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When Government Does Not Understand Simple On-Line Needs

by Andrea Di Maio  |  July 6, 2012  |  2 Comments

This morning I was driving near one of the major processing sites of the garbage collection company in Milan, and a truck came out of the site, without giving any priority to the cars on the main street, including mine. I was driving rather slowly, so I managed to pull the brakes in time to avoid a collision. The driver yelled at me, waving his hands in an ominous way, then drove away.

I decided I would flag his behavior to his company, which is owned by the Milan local government. When I was home, I checked on the web and found a single client service” email address for the company. As I wanted to copy the local police or at least the relevant local government folks, I looked at the portal of the City of Milan. Following the usual “contact” link I was taken to a page offering four different interaction channels:

  • certified email, a tool that has been made mandatory for businesses but not yet for individuals, which is meant to replace official paper communication and requires registration and payment of a yearly fee
  • registered email, which requires priori registration on the portal or use of a regional service card to get access credentials
  • videochat with a call center operator
  • or filling a complaint form

Now, it is great to have all these channels, but all I wanted was to CC somebody from the city government on my email to the garbage collection company. Unfortunately email addresses seem to be a very rare commodity, and communicating with the city must be deemed so important to require significant investment on the citizen’s part.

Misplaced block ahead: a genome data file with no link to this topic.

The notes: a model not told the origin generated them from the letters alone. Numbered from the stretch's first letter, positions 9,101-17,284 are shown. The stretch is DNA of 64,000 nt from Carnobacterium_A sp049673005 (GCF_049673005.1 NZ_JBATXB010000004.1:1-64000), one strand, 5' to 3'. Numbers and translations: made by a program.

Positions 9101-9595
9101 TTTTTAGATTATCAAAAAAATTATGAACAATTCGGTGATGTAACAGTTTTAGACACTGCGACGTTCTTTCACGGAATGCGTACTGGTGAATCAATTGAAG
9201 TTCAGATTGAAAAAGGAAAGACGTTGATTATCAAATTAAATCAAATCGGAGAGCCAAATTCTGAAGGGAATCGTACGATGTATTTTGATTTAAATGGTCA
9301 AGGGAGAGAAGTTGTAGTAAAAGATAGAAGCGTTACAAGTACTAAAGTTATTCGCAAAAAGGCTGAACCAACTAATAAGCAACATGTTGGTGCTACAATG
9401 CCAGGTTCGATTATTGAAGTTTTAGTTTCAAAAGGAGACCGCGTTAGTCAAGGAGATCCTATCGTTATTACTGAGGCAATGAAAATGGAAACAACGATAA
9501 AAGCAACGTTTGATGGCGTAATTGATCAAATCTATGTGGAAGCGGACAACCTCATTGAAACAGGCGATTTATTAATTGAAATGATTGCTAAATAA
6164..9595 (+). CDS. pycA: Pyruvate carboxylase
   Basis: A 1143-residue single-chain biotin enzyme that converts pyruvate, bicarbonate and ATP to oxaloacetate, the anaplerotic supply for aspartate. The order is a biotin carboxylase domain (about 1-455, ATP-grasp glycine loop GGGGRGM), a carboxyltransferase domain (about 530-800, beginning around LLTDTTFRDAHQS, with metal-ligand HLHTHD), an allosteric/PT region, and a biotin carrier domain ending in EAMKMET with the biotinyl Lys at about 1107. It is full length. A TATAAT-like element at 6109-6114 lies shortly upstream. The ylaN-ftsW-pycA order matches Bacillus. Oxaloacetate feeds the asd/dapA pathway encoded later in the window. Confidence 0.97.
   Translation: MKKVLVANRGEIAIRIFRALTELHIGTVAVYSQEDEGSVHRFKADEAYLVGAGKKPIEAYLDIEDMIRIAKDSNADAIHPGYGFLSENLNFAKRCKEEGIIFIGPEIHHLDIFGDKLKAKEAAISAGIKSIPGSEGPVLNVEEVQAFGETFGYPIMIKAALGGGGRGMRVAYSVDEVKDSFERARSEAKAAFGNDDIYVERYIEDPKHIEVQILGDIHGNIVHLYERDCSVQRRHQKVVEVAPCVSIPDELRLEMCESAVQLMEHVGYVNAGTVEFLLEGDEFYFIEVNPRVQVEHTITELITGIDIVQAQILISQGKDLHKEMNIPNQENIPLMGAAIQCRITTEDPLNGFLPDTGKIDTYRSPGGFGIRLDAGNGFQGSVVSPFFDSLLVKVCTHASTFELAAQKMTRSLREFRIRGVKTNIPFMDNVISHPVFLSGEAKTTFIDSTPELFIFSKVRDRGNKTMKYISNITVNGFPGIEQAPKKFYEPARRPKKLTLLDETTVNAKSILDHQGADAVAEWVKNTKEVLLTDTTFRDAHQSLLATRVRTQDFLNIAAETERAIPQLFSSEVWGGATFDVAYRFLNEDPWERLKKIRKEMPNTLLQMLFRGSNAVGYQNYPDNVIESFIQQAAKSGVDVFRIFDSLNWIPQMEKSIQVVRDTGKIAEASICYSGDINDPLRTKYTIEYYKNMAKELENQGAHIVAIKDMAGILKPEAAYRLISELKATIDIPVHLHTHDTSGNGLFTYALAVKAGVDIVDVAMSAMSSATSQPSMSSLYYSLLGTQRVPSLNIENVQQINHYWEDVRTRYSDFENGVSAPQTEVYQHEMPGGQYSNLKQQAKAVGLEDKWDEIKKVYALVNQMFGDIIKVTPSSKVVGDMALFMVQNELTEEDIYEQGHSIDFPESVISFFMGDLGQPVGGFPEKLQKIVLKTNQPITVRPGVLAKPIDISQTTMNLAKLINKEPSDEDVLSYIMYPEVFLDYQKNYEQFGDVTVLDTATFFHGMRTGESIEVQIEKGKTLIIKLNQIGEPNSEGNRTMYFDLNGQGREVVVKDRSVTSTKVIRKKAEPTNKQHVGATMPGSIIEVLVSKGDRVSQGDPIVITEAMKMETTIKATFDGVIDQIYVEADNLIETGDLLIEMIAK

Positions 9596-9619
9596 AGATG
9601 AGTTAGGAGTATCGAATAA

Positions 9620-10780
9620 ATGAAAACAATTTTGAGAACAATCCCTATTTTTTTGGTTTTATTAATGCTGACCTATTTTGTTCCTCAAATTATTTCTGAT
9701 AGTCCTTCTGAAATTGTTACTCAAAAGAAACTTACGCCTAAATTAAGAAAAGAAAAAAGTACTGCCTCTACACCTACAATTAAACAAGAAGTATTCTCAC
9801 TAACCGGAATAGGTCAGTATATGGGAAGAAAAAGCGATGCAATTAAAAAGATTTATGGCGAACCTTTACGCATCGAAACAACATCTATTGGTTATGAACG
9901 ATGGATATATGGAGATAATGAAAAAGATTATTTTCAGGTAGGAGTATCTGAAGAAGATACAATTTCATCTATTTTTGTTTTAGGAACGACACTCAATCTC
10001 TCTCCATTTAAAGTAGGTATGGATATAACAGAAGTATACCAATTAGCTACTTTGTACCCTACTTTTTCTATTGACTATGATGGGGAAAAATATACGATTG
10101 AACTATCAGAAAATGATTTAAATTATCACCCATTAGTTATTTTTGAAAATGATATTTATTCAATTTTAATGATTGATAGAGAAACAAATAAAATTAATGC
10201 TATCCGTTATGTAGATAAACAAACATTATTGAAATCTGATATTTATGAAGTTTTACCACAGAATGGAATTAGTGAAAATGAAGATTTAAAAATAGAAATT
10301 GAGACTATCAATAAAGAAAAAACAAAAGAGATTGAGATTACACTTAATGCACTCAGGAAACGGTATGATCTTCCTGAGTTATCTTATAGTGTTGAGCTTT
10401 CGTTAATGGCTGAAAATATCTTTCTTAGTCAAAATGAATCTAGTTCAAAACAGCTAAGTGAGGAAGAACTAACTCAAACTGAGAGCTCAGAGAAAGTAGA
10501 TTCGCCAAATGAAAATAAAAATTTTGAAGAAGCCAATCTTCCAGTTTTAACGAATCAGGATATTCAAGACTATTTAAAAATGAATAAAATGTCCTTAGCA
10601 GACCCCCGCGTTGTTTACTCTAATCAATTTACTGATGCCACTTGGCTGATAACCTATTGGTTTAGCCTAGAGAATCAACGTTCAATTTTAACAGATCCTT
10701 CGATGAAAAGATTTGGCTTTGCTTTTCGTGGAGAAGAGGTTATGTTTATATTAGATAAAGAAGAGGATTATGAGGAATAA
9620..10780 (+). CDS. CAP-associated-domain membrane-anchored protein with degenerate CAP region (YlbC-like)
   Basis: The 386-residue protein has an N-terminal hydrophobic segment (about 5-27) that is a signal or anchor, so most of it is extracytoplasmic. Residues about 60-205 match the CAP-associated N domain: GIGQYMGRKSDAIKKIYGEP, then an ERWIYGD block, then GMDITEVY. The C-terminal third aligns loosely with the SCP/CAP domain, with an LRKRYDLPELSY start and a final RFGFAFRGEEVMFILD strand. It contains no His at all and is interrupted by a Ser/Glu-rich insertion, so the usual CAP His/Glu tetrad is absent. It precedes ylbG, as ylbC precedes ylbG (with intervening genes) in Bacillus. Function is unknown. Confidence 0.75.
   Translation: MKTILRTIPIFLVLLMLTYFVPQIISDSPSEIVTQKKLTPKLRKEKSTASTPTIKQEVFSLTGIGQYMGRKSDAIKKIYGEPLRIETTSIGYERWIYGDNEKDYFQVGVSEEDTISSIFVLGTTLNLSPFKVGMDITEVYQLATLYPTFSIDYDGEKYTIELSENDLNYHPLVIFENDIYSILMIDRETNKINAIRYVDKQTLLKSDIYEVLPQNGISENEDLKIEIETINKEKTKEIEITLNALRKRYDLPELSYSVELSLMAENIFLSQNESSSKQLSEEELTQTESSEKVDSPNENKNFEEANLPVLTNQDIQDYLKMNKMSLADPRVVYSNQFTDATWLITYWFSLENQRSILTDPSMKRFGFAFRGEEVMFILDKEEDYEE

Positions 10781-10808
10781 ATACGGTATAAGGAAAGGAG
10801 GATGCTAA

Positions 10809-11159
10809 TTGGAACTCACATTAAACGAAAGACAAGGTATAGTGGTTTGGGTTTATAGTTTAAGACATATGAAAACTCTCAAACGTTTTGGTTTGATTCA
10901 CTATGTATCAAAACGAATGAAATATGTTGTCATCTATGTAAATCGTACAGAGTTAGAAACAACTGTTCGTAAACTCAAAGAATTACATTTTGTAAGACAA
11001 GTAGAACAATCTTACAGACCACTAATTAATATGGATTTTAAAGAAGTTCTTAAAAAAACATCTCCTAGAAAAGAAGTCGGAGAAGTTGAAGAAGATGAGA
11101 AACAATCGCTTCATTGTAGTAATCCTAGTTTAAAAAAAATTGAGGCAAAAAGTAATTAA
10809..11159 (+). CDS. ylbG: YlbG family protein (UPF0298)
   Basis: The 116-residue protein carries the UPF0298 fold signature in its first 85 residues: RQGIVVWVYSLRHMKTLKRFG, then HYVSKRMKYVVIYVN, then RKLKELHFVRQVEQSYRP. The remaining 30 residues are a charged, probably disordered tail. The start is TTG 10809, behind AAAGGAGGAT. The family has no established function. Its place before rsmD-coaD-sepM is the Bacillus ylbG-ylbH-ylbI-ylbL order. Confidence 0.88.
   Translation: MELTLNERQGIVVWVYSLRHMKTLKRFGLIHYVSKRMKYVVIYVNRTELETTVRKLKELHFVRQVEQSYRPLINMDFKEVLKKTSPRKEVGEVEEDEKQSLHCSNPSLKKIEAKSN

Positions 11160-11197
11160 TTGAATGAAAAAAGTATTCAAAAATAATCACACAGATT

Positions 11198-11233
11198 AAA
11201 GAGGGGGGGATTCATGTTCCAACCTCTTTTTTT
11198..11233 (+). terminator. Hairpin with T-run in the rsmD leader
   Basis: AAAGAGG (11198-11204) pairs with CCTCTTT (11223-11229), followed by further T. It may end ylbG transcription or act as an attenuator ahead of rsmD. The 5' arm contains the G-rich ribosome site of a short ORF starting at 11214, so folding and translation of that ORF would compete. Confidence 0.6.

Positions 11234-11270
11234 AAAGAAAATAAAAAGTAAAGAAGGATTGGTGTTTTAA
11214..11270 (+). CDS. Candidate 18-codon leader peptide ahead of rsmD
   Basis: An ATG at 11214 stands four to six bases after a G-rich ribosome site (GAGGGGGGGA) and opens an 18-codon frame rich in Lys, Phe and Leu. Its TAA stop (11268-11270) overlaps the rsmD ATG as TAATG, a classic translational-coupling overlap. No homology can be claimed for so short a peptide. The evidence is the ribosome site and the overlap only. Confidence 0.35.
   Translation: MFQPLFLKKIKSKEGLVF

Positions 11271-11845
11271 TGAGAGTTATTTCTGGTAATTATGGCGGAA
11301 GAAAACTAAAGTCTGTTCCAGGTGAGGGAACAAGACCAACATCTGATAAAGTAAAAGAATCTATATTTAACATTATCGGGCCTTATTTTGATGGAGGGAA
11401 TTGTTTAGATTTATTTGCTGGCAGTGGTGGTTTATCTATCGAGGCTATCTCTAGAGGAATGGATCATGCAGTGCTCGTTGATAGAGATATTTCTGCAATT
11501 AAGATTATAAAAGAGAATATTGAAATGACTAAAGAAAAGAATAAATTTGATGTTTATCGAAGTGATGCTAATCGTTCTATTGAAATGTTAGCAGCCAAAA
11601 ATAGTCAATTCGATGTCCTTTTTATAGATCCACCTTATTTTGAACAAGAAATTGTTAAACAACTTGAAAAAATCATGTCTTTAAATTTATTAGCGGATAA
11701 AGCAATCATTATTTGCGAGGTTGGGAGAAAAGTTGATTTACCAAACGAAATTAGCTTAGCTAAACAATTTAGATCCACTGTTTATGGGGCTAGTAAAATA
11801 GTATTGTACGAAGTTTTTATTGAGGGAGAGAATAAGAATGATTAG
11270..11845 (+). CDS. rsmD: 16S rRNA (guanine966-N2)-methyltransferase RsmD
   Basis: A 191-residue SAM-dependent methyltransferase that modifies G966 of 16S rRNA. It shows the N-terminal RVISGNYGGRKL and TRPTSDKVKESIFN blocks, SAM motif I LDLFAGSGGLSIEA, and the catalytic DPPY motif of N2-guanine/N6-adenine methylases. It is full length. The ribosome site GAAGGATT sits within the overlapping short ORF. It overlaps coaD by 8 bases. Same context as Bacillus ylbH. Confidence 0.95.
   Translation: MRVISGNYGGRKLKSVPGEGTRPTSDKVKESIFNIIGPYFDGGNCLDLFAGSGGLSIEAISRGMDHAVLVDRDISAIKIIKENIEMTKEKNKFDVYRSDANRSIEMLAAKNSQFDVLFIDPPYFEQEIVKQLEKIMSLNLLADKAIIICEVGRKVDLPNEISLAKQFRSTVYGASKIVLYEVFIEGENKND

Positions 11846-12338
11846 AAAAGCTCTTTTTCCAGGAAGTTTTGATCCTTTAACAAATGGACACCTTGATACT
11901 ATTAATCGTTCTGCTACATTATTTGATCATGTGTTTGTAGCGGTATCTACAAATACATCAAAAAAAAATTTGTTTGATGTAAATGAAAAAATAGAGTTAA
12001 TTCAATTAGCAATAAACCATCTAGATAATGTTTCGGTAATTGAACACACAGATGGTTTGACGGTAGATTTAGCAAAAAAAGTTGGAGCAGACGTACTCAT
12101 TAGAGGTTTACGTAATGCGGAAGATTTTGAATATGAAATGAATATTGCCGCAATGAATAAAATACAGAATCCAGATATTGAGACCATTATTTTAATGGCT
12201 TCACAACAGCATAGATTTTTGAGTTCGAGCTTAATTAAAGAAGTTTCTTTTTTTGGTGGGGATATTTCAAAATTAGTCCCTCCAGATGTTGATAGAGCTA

I wonder how much effort must have gone into conceiving and implementing a multi-channel strategy to then let down people on the simplest. It goes without saying that Milan has jumped on the open data bandwagon too, but I have little hope that this will make it really more open.

By the way, I checked whether either of them had a decent Facebook page: I couldn’t fine any, but maybe I should have invested more time to figure out.

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Category: e-government  

Tags: italy  open-government  

Andrea Di Maio
Managing VP
19 years at Gartner
33 years IT industry

Andrea Di Maio is a managing vice president for public sector in Gartner Research, covering government and education. His personal research focus is on digital government strategies, open government, the business value of IT, smart cities, and the impact of technology on the future of government Read Full Bio


Thoughts on When Government Does Not Understand Simple On-Line Needs


  1. Buongiorno,
    what You observed is the same as here in Germany: the public service entities are hiding themseves behind high walls in the castle to get not in contact with citizens or economy. In German there is the word “Trutzburg”. You may look at them along the Rhine River 🙂

    It would be interesting if Gartner could do a benchmark a) why central Europe is so totally different to US or UK, where communication between citizien and public service is much easier, and b) how much the Continental-Europeans have to pay more for their elaborated distrust.

    If you have someone around you who speaks more German than I Italian than You may eventually want to take a loo to
    http://wk-blog.wolfgang-ksoll.de/2012/02/26/e-government-in-der-trutzburg-das-rheingold/
    where I desribe some of the problematic ways of public service in Germany to close their electronical interfaces to the citizens.

    Grazie mille

  2. […] fifths. Andrea Di Maio writes about  “When Government Does Not Understand Simple On-Line Needs” which is a problem that can be addressed when agencies talk (and listen!) to their […]



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